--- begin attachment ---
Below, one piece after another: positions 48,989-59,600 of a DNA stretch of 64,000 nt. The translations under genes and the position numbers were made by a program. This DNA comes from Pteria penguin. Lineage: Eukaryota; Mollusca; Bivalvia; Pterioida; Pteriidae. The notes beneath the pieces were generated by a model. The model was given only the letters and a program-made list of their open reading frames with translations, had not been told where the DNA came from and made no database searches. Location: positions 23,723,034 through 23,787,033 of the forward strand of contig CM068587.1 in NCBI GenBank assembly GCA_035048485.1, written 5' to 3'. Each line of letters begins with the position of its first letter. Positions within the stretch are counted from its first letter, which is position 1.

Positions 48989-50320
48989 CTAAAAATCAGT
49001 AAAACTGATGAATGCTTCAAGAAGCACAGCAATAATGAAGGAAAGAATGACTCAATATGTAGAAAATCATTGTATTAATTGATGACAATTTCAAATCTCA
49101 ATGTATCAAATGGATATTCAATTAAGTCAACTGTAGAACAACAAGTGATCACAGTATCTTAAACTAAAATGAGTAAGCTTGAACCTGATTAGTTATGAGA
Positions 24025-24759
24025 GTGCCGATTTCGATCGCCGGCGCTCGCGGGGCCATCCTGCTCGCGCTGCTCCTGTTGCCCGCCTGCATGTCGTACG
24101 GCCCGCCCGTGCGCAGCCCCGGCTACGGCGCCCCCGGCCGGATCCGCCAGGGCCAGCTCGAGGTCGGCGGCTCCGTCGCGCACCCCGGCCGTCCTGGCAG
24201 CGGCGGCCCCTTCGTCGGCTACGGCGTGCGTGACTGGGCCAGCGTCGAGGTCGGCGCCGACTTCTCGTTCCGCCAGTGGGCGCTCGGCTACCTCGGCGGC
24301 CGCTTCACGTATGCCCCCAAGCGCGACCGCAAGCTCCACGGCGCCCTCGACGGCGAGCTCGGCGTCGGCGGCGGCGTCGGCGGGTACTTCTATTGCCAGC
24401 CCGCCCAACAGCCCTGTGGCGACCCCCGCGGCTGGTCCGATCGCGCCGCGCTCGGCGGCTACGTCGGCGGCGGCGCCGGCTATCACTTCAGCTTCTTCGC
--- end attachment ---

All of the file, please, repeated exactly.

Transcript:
Below, one piece after another: positions 48,989-59,600 of a DNA stretch of 64,000 nt. The translations under genes and the position numbers were made by a program. This DNA comes from Pteria penguin. Lineage: Eukaryota; Mollusca; Bivalvia; Pterioida; Pteriidae. The notes beneath the pieces were generated by a model. The model was given only the letters and a program-made list of their open reading frames with translations, had not been told where the DNA came from and made no database searches. Location: positions 23,723,034 through 23,787,033 of the forward strand of contig CM068587.1 in NCBI GenBank assembly GCA_035048485.1, written 5' to 3'. Each line of letters begins with the position of its first letter. Positions within the stretch are counted from its first letter, which is position 1.

Positions 48989-50320
48989 CTAAAAATCAGT
49001 AAAACTGATGAATGCTTCAAGAAGCACAGCAATAATGAAGGAAAGAATGACTCAATATGTAGAAAATCATTGTATTAATTGATGACAATTTCAAATCTCA
49101 ATGTATCAAATGGATATTCAATTAAGTCAACTGTAGAACAACAAGTGATCACAGTATCTTAAACTAAAATGAGTAAGCTTGAACCTGATTAGTTATGAGA
Positions 24025-24759
24025 GTGCCGATTTCGATCGCCGGCGCTCGCGGGGCCATCCTGCTCGCGCTGCTCCTGTTGCCCGCCTGCATGTCGTACG
24101 GCCCGCCCGTGCGCAGCCCCGGCTACGGCGCCCCCGGCCGGATCCGCCAGGGCCAGCTCGAGGTCGGCGGCTCCGTCGCGCACCCCGGCCGTCCTGGCAG
24201 CGGCGGCCCCTTCGTCGGCTACGGCGTGCGTGACTGGGCCAGCGTCGAGGTCGGCGCCGACTTCTCGTTCCGCCAGTGGGCGCTCGGCTACCTCGGCGGC
24301 CGCTTCACGTATGCCCCCAAGCGCGACCGCAAGCTCCACGGCGCCCTCGACGGCGAGCTCGGCGTCGGCGGCGGCGTCGGCGGGTACTTCTATTGCCAGC
24401 CCGCCCAACAGCCCTGTGGCGACCCCCGCGGCTGGTCCGATCGCGCCGCGCTCGGCGGCTACGTCGGCGGCGGCGCCGGCTATCACTTCAGCTTCTTCGC